Research, Design, Prototype
The EGG is a multi-family package solution in the form of a series of lockers, which are modular by nature.
The lockers provide residents with the ability to have 24/7 access to their deliveries, couriers with a quick, safe and reliable location to store the deliveries, and property management companies the freedom from the tedious process of accepting and retrieving deliveries for residents.
- Legacy product –– visuals are dated, functionality is clunky.
- Current state is not ADA compliant.
- Look and feel is not visually enticing to users.
- Product owner wanted to add more enhancements in future releases, such as the ability to mail outbound shipments due to the popularity of online shopping returns.
- Running lean, running agile -- The team consists of a Product Owner, Android Developer, UX/UI Designer and QA. Two week sprints.
There are 3 distinct user groups: Couriers, Residents and the property managers and leasing agents employed by a Property Management Company (PMC) at a specific property.
Couriers are able to quickly dispense packages, with a paper trail to manage deliveries.
Residents are able to access the lockers 24/7 without assistance from property management.
Property managers and leasing agents are able to focus on generating revenue.
Contextual Inquiries were conducted at multi-family properties in the Dallas/Fort Worth metroplex and in Houston, TX. Participants from all 3 user groups were observed using the product, in addition to discussions regarding their daily routine, workarounds and pain points.
The interface was noted as "cold," "drab" and "having too many colors" by users.
The Admin panel was "confusing," "not intuitive" and had a "steep learning curve."
After the initial observations, users performed a quick card sorting exercise to help determine the visual hierarchy. I worked directly with the Product Owner to map out the workflow––and to help define his wish list.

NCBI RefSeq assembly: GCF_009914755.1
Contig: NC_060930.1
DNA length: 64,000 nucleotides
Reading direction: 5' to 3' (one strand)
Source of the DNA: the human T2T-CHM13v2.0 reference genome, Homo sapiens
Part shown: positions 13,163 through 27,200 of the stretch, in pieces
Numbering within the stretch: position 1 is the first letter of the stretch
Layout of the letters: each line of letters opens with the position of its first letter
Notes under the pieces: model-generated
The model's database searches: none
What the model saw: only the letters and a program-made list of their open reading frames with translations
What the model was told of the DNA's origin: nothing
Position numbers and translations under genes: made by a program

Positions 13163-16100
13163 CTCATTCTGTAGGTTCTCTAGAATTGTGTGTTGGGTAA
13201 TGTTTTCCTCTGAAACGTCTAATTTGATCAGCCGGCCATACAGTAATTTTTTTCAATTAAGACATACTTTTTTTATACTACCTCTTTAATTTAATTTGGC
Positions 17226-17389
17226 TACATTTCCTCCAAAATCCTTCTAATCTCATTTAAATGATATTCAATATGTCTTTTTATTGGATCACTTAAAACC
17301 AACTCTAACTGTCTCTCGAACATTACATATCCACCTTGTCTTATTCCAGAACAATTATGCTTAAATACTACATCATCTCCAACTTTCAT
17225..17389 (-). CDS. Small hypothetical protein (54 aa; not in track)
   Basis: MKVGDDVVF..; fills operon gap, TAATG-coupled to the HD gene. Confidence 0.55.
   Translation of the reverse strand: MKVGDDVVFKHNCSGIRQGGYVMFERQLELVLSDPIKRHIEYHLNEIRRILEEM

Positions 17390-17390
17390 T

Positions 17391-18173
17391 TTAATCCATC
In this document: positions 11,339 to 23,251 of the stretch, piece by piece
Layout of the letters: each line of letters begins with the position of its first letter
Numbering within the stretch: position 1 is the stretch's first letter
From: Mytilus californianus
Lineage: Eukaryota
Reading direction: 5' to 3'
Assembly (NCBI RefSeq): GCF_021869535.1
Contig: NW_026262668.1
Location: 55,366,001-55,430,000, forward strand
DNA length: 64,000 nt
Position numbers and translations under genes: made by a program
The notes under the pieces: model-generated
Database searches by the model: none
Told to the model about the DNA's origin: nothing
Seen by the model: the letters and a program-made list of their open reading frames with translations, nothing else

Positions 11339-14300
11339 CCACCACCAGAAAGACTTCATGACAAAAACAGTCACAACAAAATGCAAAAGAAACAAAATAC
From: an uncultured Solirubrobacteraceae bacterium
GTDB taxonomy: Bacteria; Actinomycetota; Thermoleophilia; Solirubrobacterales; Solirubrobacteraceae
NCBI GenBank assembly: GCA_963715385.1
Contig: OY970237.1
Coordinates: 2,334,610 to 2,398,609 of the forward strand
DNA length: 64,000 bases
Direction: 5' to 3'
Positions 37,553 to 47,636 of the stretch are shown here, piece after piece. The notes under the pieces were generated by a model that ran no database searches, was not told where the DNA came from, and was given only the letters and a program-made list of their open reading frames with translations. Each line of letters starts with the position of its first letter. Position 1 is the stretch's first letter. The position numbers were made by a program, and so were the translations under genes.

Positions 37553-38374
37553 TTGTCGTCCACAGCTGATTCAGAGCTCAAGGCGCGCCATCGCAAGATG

There were several iterations -- first, in wireframes and other low-fidelity prototypes. Then tweaks based on user feedback from hallway testing and changing requirements: The dimensions of the tablet changed to a larger surface (4x), now had 16:9 dimensions and the orientation also changed from both landscape and portrait to portrait only.
In addition, to comply with ADA guidelines, there were additional requirements: The design needed to be adjusted to accommodate a 48" maximum reach. As lockers were already on order, we needed to adapt the design and the interaction.
During a trip to Houston, this need was especially evident as, by a chance meeting, a wheelchair-bound resident was attempting to access their packages, but their packages had been placed in lockers beyond their vertical reach. This incident not only led to a welcome adjustment in the design, but also led to a change on the backend, where packages for those flagged as handicapped individuals would be placed in the lower two rows of lockers.
Icon designating a handicap-accessible locker location, as well as the time limit enhancement.
Drawing from Material Design principles, I created 3 separate interfaces for the 3 user groups, each with different imagery -- yet consistent components -- and high contrast text and iconography, as some units are outside and suffer from glare. I chose imagery which hinted at warmth and comfort.
I also designed a series of screensaver templates, which ended up being a happy accident -- they were intended to reduce screen burn-in, but also added value to the product itself. PMCs could announce upcoming events or special bulletins, and reduce time spent on designing flyers due to the provided templates.
All customer interactions are performed below the 48" mark.
Admin screens (below) show a simplified menu, with navigation at the bottom of the screen. There is now the ability for administrators to override the system to release packages, to mark which lockers are unavailable, and to change miscellaneous settings.
Executive leadership was very pleased with the design, but also appreciated the improvements to the flow and functionality of the product. The new design was quickly popularized amongst sales teams and potential clients they were interacting with. Sales increased by 120% over the next 3 months after the UI had been rolled out. More importantly, our small team worked diligently to produce these results and we were proud of what we had accomplished and the improvements we had made, especially for handicapped individuals.